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Fibers, Volume 3, Issue 4 (December 2015), Pages 380-587

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Research

Open AccessArticle Preparation and Characterization of Chitosan-Coated Poly(l-Lactic Acid) Fibers and Their Braided Rope
Fibers 2015, 3(4), 380-393; doi:10.3390/fib3040380
Received: 31 August 2015 / Accepted: 24 September 2015 / Published: 1 October 2015
Cited by 3 | PDF Full-text (1905 KB) | HTML Full-text | XML Full-text
Abstract
Novel chitosan (CS)-coated poly(l-lactic acid) (PLA) fibers (CS–PLA) were prepared by reaction of an alkali and CS under heat treatment without a chemical binder. These treatments induced hydrolysis on the PLA surface, formation of ionic bonds between the carboxyl groups of the PLA
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Novel chitosan (CS)-coated poly(l-lactic acid) (PLA) fibers (CS–PLA) were prepared by reaction of an alkali and CS under heat treatment without a chemical binder. These treatments induced hydrolysis on the PLA surface, formation of ionic bonds between the carboxyl groups of the PLA surface and the amino groups of CS, and dehydration between the carboxyls and amines. The prepared fibers were characterized by scanning electron microscopy and mechanical strength tests. The presence of CS on the fiber surface was observed by the visual test of CS–PLA with amido black 10B and confirmed by the amine ratio obtained by X-ray photoelectron spectroscopy. The coating thickness of CS on the surface of the PLA fibers was approximately 28 nm, as determined from calculations based on the results of Kjeldahl nitrogen analysis and elemental analysis. The degradation properties of CS–PLA were also investigated. These properties were apparently enhanced by hydrophilicity resulting from the CS-coating treatment. Furthermore, braided ropes prepared using CS–PLA became tight with increasing number of core ropes. Results indicate that the objective tensile strength and flexibility of the braided rope could be controlled by adjusting the number of core fibers. Full article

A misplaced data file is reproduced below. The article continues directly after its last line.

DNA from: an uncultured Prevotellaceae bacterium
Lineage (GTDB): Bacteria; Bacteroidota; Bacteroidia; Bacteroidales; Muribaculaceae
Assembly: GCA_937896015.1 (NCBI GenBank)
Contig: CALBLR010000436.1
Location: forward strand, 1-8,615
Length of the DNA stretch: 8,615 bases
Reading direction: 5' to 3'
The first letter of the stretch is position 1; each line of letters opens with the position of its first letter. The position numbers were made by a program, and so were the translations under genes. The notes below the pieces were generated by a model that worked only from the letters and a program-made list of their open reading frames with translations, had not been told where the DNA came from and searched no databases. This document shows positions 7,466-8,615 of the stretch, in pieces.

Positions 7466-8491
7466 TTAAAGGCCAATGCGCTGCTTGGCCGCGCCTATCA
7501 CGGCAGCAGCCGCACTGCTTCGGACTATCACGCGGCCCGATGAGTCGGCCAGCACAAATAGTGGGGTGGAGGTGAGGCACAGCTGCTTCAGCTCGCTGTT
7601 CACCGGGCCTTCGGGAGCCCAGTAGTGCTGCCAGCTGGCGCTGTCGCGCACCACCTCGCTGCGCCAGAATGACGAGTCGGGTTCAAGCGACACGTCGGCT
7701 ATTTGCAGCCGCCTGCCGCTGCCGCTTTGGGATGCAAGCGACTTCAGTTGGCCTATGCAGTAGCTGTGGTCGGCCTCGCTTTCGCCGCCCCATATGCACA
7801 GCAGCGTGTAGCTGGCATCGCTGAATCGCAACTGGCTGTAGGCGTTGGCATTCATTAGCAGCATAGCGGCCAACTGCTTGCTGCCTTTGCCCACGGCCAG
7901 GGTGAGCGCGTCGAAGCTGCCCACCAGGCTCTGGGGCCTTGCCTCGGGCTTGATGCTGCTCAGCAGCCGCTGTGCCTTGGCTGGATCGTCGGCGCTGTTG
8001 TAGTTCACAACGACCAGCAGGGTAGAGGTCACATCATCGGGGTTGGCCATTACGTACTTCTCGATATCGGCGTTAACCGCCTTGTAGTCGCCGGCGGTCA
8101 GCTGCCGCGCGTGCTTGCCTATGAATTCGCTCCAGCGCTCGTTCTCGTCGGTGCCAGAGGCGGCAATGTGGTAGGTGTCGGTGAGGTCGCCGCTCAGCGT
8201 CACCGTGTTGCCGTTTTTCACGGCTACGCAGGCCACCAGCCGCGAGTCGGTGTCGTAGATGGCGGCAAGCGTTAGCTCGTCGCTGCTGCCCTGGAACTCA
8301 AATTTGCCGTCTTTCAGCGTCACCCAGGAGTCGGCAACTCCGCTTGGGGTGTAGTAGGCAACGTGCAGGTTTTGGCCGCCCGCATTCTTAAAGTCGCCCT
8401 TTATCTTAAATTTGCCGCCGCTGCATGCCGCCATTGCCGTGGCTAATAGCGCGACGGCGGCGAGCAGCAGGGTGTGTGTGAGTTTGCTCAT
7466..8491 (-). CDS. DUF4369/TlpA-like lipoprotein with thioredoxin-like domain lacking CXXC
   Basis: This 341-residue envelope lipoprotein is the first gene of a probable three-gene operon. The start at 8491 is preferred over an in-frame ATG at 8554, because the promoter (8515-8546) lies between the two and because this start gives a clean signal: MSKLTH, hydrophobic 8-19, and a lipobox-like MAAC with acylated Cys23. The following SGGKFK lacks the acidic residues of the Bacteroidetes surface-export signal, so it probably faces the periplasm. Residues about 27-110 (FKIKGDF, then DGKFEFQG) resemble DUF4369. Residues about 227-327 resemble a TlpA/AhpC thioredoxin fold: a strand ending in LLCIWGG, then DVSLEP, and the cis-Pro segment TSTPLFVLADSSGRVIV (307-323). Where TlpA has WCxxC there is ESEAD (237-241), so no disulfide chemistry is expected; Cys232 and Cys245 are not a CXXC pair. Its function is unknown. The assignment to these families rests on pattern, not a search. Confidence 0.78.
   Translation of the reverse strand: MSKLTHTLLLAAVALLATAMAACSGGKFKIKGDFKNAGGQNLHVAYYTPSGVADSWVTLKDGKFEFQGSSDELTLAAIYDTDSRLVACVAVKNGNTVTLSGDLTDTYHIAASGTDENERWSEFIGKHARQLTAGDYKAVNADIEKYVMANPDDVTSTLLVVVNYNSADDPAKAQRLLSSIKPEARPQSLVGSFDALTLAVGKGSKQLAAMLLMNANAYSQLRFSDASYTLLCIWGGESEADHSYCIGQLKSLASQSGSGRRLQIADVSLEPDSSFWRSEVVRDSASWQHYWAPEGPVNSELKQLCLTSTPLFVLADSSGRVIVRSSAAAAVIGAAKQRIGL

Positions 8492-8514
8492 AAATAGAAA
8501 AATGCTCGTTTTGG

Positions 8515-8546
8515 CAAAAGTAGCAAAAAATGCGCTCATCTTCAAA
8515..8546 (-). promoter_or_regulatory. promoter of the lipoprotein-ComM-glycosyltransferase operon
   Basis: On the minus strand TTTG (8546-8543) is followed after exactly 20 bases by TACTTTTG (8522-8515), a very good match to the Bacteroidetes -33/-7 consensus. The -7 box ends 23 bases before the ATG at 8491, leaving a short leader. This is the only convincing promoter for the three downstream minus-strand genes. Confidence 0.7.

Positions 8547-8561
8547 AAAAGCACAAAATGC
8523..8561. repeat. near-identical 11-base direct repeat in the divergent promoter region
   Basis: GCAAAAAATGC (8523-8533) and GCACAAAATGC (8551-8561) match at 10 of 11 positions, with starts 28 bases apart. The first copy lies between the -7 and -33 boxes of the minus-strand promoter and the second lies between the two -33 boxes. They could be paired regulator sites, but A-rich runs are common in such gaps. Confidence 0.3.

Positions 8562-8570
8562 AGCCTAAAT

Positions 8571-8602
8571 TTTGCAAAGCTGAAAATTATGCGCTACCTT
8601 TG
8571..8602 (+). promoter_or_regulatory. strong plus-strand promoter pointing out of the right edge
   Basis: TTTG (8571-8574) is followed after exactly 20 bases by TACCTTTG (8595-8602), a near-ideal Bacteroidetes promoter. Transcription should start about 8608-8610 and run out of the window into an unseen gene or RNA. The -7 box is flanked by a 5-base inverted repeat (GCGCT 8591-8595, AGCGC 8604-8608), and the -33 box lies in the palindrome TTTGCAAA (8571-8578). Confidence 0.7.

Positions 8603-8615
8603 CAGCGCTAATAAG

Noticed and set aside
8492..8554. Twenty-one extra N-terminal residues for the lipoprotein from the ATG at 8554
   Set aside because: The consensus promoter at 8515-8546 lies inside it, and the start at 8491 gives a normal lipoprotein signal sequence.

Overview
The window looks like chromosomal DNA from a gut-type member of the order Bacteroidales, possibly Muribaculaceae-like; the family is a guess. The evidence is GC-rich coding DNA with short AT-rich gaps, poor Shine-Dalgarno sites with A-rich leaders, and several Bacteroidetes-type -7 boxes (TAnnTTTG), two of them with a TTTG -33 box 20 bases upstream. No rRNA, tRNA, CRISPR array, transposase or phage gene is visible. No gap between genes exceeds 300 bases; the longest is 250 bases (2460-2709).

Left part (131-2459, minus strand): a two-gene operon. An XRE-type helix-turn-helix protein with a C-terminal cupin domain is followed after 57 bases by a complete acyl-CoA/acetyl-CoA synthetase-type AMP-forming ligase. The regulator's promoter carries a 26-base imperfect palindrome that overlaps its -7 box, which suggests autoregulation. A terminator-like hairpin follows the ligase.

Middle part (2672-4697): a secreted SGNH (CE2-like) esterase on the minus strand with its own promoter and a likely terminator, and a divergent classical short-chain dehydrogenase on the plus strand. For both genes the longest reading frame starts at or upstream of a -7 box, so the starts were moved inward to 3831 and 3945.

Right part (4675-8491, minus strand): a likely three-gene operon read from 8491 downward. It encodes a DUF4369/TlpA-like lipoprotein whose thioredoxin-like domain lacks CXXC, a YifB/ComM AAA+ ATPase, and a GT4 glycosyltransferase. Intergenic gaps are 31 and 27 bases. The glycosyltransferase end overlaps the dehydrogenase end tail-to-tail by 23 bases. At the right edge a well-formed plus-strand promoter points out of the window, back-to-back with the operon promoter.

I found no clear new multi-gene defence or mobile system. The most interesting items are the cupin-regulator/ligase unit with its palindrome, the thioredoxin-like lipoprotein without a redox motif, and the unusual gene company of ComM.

Open AccessArticle Using Mechanical Alloying to Create Bimetallic Catalysts for Vapor-Phase Carbon Nanofiber Synthesis
Fibers 2015, 3(4), 394-410; doi:10.3390/fib3040394
Received: 30 June 2015 / Accepted: 24 September 2015 / Published: 5 October 2015
Cited by 3 | PDF Full-text (967 KB) | HTML Full-text | XML Full-text
Abstract
Carbon nanofibers were generated over bimetallic catalysts in an atmospheric pressure chemical vapor deposition (APCVD) reactor. Catalyst compositions of Fe 30 at%, Cu and Ni 30 at% and Cu were mechanically alloyed using high-energy ball milling over durations of 4, 8, 12, 16,
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Carbon nanofibers were generated over bimetallic catalysts in an atmospheric pressure chemical vapor deposition (APCVD) reactor. Catalyst compositions of Fe 30 at%, Cu and Ni 30 at% and Cu were mechanically alloyed using high-energy ball milling over durations of 4, 8, 12, 16, and 20 h. The catalyst powders were then used to produce carbon nanofibers in ethylene and hydrogen (4:1) at temperatures of 500, 550, and 600 °C. The microstructures of the catalysts were characterized as a function of milling time as well as at deposition temperature. The corresponding carbon deposition rates were assessed and are correlated to the microstructural features of each catalyst. The milling process directly determines the performance of each catalyst toward carbon deposition, and both catalysts performed comparably to those made by traditional co-precipitation methods. Considerations in miscible and immiscible nanostructured alloy systems are discussed. Full article
(This article belongs to the Special Issue Carbon Fibers)
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Open AccessArticle Finite Element Modeling of GFRP-Reinforced Concrete Interior Slab-Column Connections Subjected to Moment Transfer
Fibers 2015, 3(4), 411-431; doi:10.3390/fib3040411
Received: 29 August 2015 / Accepted: 6 October 2015 / Published: 12 October 2015
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Abstract